This past Shabbat morning I spoke about the building of the Tabernacle in the desert and the subsequent Temple in Jerusalem as divinely-guided attempts to impose order over chaos. Indeed, God’s act of creation itself is a similar act. The first chapter of the Torah tells us that when God began to create the heavens and the earth, the universe was tohu va-vohu, usually translated as “without form and void.” According to this understanding, God’s act of creation was not creatio ex nihilo, creating something out of nothing, but rather imposing order on an already existing chaos.
Our technological age has allowed us to control our lives to an unprecedented degree. If I am too cold in my house, I simply say “Alexa, raise the thermostat by two degrees” and it’s done. I don’t say “let there be light” like God did in chapter 1 of Genesis but I do say “Alexa, turn on Charles’ lamp” and my bedside lamp is on.
But the fact of the matter is that technology only goes so far. If you are a doctor or a clergy person, whenever someone sets a meeting or a meal with you, there is always the unspoken or explicit caveat “unless an emergency comes up.”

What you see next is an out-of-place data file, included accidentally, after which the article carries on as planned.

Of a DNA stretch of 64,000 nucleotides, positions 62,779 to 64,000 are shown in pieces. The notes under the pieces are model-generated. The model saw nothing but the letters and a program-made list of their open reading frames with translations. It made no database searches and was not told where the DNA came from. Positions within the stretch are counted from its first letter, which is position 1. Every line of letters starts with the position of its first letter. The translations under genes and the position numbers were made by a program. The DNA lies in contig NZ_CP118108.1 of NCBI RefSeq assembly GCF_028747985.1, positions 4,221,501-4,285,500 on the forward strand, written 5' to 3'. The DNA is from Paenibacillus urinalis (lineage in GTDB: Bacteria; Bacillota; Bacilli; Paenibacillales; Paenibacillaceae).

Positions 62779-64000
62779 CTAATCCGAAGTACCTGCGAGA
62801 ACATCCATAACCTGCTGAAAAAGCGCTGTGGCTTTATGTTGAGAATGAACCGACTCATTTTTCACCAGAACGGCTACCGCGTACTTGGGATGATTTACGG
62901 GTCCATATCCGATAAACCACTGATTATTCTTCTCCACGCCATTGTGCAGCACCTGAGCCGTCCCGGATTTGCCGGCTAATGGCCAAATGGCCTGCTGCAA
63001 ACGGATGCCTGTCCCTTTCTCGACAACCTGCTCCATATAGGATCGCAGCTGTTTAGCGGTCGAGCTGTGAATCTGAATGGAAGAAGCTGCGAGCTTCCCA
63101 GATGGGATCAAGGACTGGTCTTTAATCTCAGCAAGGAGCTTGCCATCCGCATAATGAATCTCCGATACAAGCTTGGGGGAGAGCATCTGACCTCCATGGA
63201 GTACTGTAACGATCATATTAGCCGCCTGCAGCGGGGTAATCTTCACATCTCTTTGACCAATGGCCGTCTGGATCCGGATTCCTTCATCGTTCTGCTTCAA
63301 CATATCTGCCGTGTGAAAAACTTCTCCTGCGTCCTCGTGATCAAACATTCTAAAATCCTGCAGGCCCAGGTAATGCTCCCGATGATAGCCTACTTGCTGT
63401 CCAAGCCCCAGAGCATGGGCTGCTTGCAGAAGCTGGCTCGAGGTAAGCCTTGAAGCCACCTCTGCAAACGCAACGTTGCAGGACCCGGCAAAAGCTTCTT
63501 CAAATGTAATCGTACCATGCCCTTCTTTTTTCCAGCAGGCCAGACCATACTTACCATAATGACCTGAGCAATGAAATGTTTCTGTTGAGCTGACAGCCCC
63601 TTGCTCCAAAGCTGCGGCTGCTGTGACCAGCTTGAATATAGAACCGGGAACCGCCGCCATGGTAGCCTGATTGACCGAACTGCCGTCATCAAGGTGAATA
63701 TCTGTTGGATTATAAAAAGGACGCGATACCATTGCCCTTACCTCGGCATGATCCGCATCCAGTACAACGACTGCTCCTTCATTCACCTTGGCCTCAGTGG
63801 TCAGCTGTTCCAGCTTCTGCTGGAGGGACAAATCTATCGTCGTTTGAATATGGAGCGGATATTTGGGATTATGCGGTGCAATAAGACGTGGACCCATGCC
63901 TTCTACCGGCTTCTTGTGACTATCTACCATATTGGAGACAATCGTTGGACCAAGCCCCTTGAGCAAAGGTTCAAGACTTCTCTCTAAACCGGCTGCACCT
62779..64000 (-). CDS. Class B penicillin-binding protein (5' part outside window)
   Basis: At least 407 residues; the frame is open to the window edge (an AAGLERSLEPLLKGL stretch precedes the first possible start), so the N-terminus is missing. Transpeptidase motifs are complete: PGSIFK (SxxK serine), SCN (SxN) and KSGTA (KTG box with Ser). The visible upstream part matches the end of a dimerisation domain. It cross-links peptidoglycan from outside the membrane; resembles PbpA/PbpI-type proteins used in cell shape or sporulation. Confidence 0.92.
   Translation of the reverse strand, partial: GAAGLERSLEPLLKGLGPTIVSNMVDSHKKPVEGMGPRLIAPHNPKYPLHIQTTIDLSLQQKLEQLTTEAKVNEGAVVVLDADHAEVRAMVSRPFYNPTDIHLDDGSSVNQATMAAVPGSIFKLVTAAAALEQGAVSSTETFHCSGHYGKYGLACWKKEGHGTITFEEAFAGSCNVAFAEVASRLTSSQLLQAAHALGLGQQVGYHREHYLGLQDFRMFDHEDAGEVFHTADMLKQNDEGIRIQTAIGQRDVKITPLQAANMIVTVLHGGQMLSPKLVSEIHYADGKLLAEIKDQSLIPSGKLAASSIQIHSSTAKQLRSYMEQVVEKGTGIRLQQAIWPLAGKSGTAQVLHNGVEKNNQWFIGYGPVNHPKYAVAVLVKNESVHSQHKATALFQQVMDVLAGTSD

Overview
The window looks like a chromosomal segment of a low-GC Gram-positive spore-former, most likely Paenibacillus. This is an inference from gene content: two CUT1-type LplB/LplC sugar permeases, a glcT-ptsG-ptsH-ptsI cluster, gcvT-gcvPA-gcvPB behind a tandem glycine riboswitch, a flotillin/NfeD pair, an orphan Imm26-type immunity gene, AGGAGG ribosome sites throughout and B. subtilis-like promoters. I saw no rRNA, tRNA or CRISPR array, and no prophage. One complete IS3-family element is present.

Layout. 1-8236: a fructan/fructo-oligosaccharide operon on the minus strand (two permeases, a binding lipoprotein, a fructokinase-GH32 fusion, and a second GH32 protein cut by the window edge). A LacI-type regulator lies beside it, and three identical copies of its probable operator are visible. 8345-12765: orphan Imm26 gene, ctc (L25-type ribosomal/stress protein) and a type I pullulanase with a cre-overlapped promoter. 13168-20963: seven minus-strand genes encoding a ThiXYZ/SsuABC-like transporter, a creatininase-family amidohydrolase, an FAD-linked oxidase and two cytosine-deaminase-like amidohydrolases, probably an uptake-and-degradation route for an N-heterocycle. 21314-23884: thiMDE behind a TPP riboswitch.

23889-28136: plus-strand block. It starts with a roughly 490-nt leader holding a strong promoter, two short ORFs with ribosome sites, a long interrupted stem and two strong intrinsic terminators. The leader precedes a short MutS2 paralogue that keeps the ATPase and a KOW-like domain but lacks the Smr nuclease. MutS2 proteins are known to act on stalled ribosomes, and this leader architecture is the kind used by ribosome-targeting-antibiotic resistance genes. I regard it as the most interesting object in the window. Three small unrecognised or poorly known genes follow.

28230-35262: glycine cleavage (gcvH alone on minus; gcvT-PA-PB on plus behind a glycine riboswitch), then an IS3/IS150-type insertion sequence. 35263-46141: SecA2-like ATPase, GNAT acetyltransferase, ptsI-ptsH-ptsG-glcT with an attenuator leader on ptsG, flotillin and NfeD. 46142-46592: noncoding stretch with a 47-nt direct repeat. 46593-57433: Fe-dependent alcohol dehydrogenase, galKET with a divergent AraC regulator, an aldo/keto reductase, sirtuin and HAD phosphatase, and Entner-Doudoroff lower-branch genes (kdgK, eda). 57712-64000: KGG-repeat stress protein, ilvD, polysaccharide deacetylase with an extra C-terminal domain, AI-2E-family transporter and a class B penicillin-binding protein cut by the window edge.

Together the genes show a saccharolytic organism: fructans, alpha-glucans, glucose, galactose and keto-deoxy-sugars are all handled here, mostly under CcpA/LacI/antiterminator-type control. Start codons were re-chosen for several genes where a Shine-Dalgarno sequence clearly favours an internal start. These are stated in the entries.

One of the frustrating aspects of the current pandemic is that we are now all in a similar situation. A parent whose child is becoming Bar or Bat Mitzvah several months from now wants to know what masking or capacity rules will be in place then, but of course I cannot tell them because I don’t have a crystal ball. At my father’s funeral in November, my brother, my nieces, my cousins and I planned to get together in New York in early February to mark what would have been my father’s 93rd birthday. Instead, we gathered over Zoom, thanks to the Omicron variant. Our ability to control our environment is not what we had thought it was two years ago, but we have found new ways to adapt.
As always, if I can do anything for you or you need to talk, please contact me at email@example.com or 301-977-0768 rather than through the synagogue office. Although I am working primarily from home, I am happy to meet you at the synagogue by appointment.
Rabbi Charles L. Arian